• IDM Mining (TSXV:IDM): IDM Mining is focused on the Red Mountain project located in British Columbia. The company has the option to earn a 100 percent interest by paying $2 million in staged payments. The flagship project has a resource estimate of 441,500 ounces of gold.  Recently, IDM completed its drill program at the project and is awaiting the assay results, while a feasibility study ie expected to be completed in the second quarter of 2017. With that in mind, shares of IDM have seen an increase of 47.06 percent year-to-date to $0.125
  • Nighthawk Gold (TSXV:NHK): Currently, Nighthawk Gold is advancing its 100 percent owned Indin Lake Gold property in the Northwest Territories, which has a resource estimate of 39.81 million tonnes with an average grade of 1.64 g/t gold for 2.10 million ounces of gold. Shares of Nighthawk Gold spiked 546.15 percent year-to-date to $0.420.
  • Orex Minerals (TSXV:REX): Orex Minerals has an interest in two gold/silver/base metal projects in Mexico: the Sandra Escobar project–with a 65 percent earn-in–and the Coneto project–with a 45 percent interest. Additionally, the company has a 100 percent interest int he Jumping Josephine project in British Columbia. At the Coneto project, Orex announced in November the commencement of a 5,000 meter drill program, and a 4,000 meter drill program at Sandra Escobar. Shares of Orex have jumped 66.67 percent year-to-date to $0.25.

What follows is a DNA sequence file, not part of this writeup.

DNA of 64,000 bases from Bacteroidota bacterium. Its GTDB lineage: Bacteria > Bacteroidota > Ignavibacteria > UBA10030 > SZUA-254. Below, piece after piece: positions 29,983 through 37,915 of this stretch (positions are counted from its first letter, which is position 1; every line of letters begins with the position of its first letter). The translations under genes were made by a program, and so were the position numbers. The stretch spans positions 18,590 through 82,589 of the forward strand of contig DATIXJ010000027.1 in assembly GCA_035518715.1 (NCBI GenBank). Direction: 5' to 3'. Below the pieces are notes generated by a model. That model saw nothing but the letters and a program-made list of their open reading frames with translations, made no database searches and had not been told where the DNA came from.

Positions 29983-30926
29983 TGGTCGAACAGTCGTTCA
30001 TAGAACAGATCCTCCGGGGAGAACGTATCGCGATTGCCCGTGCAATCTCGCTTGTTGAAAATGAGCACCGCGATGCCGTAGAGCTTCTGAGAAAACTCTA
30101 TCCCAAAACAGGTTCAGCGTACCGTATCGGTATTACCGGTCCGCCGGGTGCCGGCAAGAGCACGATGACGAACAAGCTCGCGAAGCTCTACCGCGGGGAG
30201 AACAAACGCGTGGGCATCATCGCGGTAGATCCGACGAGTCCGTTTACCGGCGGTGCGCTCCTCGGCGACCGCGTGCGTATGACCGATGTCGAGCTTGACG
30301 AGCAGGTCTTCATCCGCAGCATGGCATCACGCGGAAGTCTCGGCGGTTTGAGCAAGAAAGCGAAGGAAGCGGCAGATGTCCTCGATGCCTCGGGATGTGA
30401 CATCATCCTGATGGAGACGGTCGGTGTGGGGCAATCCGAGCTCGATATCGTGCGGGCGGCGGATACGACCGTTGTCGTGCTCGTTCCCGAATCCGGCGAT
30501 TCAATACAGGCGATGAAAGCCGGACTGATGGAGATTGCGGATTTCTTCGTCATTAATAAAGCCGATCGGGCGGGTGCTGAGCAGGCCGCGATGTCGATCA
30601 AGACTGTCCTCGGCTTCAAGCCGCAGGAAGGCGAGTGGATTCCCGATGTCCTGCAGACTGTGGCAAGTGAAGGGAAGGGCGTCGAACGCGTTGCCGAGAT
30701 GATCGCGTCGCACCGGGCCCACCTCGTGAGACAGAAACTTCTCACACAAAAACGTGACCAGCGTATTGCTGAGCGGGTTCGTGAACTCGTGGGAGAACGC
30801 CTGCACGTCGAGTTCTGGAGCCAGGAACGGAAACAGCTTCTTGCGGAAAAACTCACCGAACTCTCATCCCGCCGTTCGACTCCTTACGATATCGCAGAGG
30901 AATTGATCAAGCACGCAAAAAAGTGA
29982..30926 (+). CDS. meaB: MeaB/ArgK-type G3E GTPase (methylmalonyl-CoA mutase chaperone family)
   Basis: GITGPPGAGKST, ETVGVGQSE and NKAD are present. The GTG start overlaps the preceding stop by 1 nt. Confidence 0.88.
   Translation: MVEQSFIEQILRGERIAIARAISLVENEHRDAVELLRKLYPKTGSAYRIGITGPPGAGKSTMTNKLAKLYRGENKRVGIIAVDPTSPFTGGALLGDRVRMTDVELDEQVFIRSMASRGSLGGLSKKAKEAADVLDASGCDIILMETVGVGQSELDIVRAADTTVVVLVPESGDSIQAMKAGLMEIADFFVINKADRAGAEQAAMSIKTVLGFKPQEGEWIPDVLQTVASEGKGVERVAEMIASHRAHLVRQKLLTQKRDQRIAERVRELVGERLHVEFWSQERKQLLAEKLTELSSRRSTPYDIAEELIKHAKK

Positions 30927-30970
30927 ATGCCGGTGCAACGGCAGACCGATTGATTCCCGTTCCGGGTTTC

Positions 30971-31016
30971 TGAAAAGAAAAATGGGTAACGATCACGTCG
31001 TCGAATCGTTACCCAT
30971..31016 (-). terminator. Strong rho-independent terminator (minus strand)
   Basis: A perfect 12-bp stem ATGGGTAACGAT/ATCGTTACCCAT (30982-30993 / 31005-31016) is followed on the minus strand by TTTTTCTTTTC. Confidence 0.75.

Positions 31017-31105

• Pure Gold Mining (TSXV:PGM): Currently, Pure Gold owns a land package covering 45 square kilometers in the Red Lake district in Ontario, making it the third largest land owner in that vicinity. Pure Gold is conducting an expanded 2016 drilling program, and is also planning on reopening the underground portal in the fourth quarter of 2016 to enable underground drilling. Year-to-date, shares of Pure Gold have seen a rise of 260.87 percent to $0.415.
  • Rupert Resources (TSXV:RUP): Rupert Resources is an exploration and development company that has recently completed the acquisition of the Pahtavaara gold mine and mill in Finland for $2.5. million. On that note, the company expects to commence Phase 1 of its exploration program in the new year. Shares of Rupert have seen a significant rise of 1,933.33 percent year-to-date to $0.61.

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Securities Disclosure: I, Jocelyn Aspa, hold no direct investment interest in any company mentioned in this article.
Editorial Disclosure: The Investing News Network does not guarantee the accuracy or thoroughness of the information reported in the interviews it conducts. The opinions expressed in these interviews do not reflect the opinions of the Investing News Network and do not constitute investment advice. All readers are encouraged to perform their own due diligence.
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Gold Outlook 2017: Analysts Call for Price Increase